Systems Engineering Seminar

Balloon Flight and the ULDB Pumpkin Balloon Development

Presented by:
Rodger E. Farley / 543

May 6, 2008, 1:00 p.m.
Building 3 Auditorium


Balloon Flight and the ULDB Pumpkin Balloon Development

The NASA Ultra Long Duration Balloon (ULDB) program has had many technical development issues discovered and solved along its road to success as a new vehicle. It has the promise of being a sub-satellite, a means to launch up to 2700 kg to 33.5 km altitude for 100 days from a comfortable mid-latitude launch point. Current high-lift long duration ballooning is accomplished out of Antarctica with zero-pressure balloons, which cannot cope with the rigors of diurnal cycles. The ULDB design is still evolving, the product of intense analytical effort, scaled testing, improved manufacturing, and engineering intuition. The past technical problems, in particular the s-cleft deformation, their solutions, future challenges, and the methodology of pumpkin balloon design will generally be described.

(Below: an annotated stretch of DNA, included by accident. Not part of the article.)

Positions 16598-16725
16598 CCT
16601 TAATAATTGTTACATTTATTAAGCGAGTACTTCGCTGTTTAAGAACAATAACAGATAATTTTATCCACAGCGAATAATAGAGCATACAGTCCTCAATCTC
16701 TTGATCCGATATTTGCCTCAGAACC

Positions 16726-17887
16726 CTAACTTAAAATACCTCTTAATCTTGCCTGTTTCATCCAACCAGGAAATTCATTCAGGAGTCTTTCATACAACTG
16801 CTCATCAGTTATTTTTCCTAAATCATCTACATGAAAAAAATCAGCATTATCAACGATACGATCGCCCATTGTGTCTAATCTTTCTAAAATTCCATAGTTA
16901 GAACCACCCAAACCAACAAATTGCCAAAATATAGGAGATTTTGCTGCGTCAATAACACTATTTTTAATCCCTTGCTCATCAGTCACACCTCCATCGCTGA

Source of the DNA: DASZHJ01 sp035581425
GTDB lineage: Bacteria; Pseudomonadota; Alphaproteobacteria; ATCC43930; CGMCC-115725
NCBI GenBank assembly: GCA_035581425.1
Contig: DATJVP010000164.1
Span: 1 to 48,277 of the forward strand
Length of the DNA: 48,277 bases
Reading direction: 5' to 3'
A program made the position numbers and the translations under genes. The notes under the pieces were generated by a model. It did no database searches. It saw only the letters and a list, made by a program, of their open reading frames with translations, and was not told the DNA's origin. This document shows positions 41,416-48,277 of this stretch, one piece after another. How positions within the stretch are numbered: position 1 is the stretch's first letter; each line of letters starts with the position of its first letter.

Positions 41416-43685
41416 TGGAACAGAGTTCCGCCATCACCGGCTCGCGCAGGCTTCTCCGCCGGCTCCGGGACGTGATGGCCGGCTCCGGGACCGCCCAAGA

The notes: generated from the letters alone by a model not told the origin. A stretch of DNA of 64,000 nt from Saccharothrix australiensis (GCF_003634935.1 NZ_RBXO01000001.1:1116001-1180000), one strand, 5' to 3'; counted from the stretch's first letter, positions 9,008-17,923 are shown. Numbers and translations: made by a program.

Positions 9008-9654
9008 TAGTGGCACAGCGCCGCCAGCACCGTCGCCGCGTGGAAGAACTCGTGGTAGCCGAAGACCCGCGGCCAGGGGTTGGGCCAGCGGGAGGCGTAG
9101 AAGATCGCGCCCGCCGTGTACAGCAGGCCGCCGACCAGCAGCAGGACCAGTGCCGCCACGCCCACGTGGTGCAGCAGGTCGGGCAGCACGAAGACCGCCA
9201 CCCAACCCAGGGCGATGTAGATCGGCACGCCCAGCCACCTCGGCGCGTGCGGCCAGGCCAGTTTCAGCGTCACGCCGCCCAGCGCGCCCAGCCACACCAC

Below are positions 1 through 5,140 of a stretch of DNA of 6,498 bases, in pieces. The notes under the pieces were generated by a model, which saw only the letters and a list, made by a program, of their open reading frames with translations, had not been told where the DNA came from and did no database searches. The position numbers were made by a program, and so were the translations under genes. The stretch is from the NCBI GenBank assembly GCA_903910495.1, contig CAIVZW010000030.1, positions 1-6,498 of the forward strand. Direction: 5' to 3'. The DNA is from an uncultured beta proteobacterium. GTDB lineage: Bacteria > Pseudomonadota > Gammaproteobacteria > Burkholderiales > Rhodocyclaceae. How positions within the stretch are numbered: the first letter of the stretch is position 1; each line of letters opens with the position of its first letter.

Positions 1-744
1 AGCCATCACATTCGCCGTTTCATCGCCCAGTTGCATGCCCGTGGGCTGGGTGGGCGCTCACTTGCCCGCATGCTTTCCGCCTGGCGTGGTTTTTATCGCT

Photo of Rodger Farley Rodger E. Farley has worked as an aerospace engineer for 28 years, mostly at the Mechanical Systems Branch at NASA/GSFC and currently serves as a mechanical systems engineer. His experience includes designing, analyzing, building and testing of solar array and antenna deployment systems, telescope articulation mechanisms, and instrument mechanisms for projects as COBE, TRMM, XTE, TopHat, NightGlow, IBEX, SAM. With an educational background of flight dynamics, structural dynamics, and aircraft design, he is currently the Ultra Long Duration Balloon systems engineer and chief ballooncraft designer.



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